Innovative technology reveals over 900 previously unknown ancient monuments in Bialowieża Forest
Nearly a 1,000 ancient monuments have been found in the Bialowieża Forest with the help of innovative LiDar technology.
The colossal discovery, which includes 577 ancient burial barrows, 246 charcoal kiln sites, 54 tar plants, 19 complexes of ancient farmlands, 30 tranches, 51 semi-dugouts and 17 war cemeteries, and was made by archaeologists from the Institute of Archaeology of the Cardinal Stefan Wyszynski University (IA UKSW) in Warsaw.
Lidar, which stands for Light Detection and Ranging, is a remote sensing method that uses light in the form of a pulsed laser to measure variable distances to the Earth.
The project’s coordinator Dr Joanna Warzeniuk, said: “Thanks to the use of new innovative new research methods, combined with numerous environmental analyses, we obtained fantastic results, despite our initial pessimism.”
While some of the confirmed burial mounds date from the early Middle Ages, the majority date from the Roman period between the 2-5th century AD.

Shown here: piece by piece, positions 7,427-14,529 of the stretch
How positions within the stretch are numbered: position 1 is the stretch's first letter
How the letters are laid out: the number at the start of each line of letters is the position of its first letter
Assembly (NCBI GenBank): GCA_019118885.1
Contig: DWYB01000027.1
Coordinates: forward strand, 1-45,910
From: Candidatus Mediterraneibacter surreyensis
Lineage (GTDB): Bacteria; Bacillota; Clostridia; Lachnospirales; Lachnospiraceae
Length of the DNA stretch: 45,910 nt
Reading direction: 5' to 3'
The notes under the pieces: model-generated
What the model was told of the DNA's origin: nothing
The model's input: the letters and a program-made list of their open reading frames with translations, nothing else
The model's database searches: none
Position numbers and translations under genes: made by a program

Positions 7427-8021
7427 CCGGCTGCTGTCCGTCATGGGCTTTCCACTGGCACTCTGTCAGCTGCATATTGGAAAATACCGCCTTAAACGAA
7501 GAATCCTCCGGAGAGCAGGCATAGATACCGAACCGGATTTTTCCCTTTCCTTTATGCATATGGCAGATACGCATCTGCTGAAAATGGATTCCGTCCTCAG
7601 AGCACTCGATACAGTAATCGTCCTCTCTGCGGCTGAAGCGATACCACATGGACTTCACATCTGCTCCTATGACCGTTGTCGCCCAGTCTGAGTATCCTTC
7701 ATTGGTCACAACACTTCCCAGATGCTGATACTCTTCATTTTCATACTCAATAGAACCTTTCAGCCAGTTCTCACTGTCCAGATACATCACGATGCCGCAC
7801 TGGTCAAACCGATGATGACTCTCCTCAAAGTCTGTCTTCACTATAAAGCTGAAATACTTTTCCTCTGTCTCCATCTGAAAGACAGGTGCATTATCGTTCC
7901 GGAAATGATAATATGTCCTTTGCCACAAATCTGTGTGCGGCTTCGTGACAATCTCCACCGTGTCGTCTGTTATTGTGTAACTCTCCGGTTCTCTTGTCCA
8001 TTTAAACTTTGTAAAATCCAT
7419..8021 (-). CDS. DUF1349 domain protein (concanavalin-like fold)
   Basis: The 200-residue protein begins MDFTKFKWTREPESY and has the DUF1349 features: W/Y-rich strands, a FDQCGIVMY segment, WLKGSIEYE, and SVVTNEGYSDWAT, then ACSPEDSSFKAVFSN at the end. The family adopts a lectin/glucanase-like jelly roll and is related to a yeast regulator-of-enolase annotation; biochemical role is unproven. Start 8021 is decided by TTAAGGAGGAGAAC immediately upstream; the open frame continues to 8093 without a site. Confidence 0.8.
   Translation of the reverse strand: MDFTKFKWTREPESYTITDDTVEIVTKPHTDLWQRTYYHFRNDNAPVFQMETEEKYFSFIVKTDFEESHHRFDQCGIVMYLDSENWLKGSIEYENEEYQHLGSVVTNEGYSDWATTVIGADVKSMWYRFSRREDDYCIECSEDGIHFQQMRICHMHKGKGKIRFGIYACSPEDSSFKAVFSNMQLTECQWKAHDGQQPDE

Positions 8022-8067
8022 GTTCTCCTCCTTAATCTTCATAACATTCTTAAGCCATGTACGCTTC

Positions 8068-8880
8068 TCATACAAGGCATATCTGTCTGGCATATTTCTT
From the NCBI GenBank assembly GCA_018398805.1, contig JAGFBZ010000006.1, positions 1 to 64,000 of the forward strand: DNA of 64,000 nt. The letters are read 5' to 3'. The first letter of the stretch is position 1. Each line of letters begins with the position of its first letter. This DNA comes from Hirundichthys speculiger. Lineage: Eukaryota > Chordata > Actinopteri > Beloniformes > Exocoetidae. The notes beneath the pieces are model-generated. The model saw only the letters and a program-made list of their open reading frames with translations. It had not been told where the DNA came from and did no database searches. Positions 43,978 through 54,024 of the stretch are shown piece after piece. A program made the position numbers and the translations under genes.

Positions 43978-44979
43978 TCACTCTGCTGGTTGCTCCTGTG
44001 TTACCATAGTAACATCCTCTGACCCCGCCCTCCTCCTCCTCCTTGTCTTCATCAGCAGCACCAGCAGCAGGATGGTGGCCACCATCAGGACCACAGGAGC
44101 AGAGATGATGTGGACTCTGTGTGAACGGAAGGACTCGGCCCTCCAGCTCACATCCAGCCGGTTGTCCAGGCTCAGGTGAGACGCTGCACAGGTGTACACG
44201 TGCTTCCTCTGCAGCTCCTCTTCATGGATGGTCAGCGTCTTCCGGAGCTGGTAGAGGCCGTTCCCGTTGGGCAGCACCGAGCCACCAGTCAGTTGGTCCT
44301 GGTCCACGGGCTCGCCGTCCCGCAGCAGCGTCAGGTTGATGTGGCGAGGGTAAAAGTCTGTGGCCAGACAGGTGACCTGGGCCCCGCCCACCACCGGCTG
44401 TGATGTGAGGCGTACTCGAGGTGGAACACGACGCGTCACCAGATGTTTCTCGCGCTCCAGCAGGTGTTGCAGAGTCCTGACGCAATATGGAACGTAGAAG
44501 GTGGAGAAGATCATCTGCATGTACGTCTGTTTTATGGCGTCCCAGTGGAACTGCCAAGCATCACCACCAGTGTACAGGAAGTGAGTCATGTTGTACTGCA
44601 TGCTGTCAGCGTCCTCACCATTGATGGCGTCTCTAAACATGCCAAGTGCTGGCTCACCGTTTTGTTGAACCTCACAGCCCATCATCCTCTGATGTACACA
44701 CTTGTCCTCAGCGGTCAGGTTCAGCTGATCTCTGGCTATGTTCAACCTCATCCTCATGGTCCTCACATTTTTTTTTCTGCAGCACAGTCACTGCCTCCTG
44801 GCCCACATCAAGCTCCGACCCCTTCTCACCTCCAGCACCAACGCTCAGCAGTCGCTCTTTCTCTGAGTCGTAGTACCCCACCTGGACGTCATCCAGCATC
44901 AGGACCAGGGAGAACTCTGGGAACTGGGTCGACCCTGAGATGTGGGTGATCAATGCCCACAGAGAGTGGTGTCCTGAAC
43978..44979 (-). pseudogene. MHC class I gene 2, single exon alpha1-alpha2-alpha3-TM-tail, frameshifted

Excavations revealed that whilst the mounds from the Middle Ages showed skeletal or corporal burials were present, those from Roman times did not contain human remains.
Dr Wawrzeniuk said: “The most surprising discovery made during these archaeological tests was the discovery of a fortified construction, which, contrary to first impressions, did not fulfil a defence function.
“Therefore, they were not hillforts. Perhaps they played ceremonial roles, but without excavations, archaeologists are not able to state this for definite.”
She added that prehistoric people and those living in the Middle Ages would have mainly inhabited small areas of higher ground in the forest with access to a river or stream, but it is not clear when the forest was most heavily exploited by humans as the outlines of ancient farmlands discovered differ in size and shape.
Archaeologists also found Slavic ceramics from both periods of the early and late Middle Ages, as well as prehistoric flint monuments.
At the site of a second construction, the team found small burnt animal bones and a bowl dating from the Roman period.
Analysis of the organic remains found that the site was used during two periods, 4th-3rd century BC and the 7th-10th century A.D.